Doodle knitting

Some people doodle with pen and ink. When I pick up
those tools, I actively sketch some nearby object or person or scene—not
doodling, which I think of as having busy fingers and an almost disengaged
brain.

I doodle with yarn. Often my doodles end up serving useful purposes, but the
time when I’m actually doing the stitching has the mental flavor of putting one
line after another without much investment in the process.

While I’m working on the incredibly thought-absorbing and detailed work of final layout for Ethnic Knitting Discovery, my knitting needs to be at
the doodle level. All of my brain cells are occupied elsewhere.

That’s the reason why, although I’ve been tagged by my friend Susan for an
“Eight Random Things” meme and would like to play, I won’t be thinking about
eight random things or other people to tag until I’ve got the layout done.
Anyone who has not been tagged for this one and wants to be (or has been and
wants to have another go), let me know. It’ll be next week before I get around
to this. Assuming I actually get it done, it will also be my first meme
participation.

It’s amazing I’m writing a post at all. Except where points and picas are
concerned (those are the measurement systems for layout), today I can’t think
as far as the number eight (much less twice: for items and for tagging). I
think I need a break from the layout but I still have no undrained brain cells.

(I did finish the proofreading for High IQ Kids yesterday and sent off the marked
pages today. That was an extra 362-page project to fit into the week. The book
looks good. I’m especially pleased with the open design Free Spirit managed for
the layout despite the magnitude of the project. There were 508 manuscript pages and 125,000 words. The finished product is nicely readable. However, the references needed a lot of additional attention. The
goal was "excellence, not perfection," so the job’s complete and I
retain a slim grip on sanity.)

The goal on this layout pass of EK1 (shorthand for Ethnic
Knitting Discovery
) is to get the book within the planned and announced
160 pages. The rough layout was 170 when I started this go-through. As I
reached page 33, the layout was two pages longer. Sigh. By the time I hit
60-something, it was four pages shorter. Yay! Now I’m on page 102 and the total
is still 170 and I still have 10 pages to condense out of it. Sigh. As
I get into the back half of the book, I have fewer pages to work with, which
makes my goal of reaching 160 increasingly less likely. Layout is weird,
though. I might make it happen.

Most publishers, as I’ve noted in previous posts, would cut material. That’s undoubtedly wise. I’d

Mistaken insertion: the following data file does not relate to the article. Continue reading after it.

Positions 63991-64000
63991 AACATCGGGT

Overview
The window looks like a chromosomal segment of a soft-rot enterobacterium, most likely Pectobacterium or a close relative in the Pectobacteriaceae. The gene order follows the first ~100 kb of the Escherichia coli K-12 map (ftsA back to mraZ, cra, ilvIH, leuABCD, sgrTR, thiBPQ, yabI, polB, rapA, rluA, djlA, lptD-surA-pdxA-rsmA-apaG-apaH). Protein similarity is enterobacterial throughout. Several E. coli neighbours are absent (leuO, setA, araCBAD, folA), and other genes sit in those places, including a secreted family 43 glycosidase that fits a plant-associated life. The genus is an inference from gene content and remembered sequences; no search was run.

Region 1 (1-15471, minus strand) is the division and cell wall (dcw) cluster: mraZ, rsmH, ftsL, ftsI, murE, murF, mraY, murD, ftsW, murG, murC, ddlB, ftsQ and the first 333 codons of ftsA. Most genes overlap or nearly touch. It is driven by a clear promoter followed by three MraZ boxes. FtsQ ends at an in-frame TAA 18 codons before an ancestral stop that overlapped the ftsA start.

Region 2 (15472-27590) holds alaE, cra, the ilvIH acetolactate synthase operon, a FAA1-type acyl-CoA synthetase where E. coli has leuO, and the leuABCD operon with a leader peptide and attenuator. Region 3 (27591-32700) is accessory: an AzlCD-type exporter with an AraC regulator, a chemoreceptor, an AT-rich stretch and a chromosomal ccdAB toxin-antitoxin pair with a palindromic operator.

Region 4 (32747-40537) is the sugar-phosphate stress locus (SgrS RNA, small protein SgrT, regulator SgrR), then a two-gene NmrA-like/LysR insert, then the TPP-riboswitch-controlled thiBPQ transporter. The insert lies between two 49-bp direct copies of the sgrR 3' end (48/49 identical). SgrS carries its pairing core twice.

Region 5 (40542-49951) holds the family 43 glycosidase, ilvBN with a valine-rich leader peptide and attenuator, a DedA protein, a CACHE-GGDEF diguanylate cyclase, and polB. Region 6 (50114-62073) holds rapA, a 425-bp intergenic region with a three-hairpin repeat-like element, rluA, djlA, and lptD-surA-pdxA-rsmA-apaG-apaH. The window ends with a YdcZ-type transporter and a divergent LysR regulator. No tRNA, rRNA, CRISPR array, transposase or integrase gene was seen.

rather not. I like what’s planned to be in this book and don’t want to cut a
project, which is basically the only way to get 10 pages out . . . other than
layout magic.

If I add pages to accommodate my desire not to cut content, the printer will
make more money and the author and publisher will make less. I can’t just raise
the price by 10 percent to cover the extra printing and paper costs. The price
has already been set. Because of the way book distribution works these days,
both price and page count had to be announced a good seven months ago and
advance orders are being placed on the basis of that information. The buyers
don’t mind if you add pages (I’ve done it before). They may object if you cut
pages. Like most of us, they don’t mind getting more for their money.

Even now there’s no way to tell exactly what will happen with the layout in
the last half of the book, in large part because we don’t have about eight of
the final illustrations—and illustrations make a huge difference to layout. So
I’m forging on, solving problems as I get to them and hoping for a not-so-small
(exactly 10-page) page-count miracle.

My modus operandi: What is the ONE thing that I can work on at THIS
MOMENT that will make the most difference to all my projects in the long run?

The current, immediate problem that I’ve been punting since last fall
(because it hadn’t reached the top of the list of answers to that question
until today) is that I don’t understand the reference drawings for one of the
techniques in EK1. Thus we don’t have final drawings.

This connects to my current doodle knitting, which consists of:

Img_0315web_2

  1. My blue socks from Colorjoy! LynnH’s hand-dyed TipToe sock yarn. These are coming into the home stretch. They are simple socks with Priscilla Gibson-Roberts’ nifty short-row heels and toes, knitted in a yarn that continues to delight me with every stitch.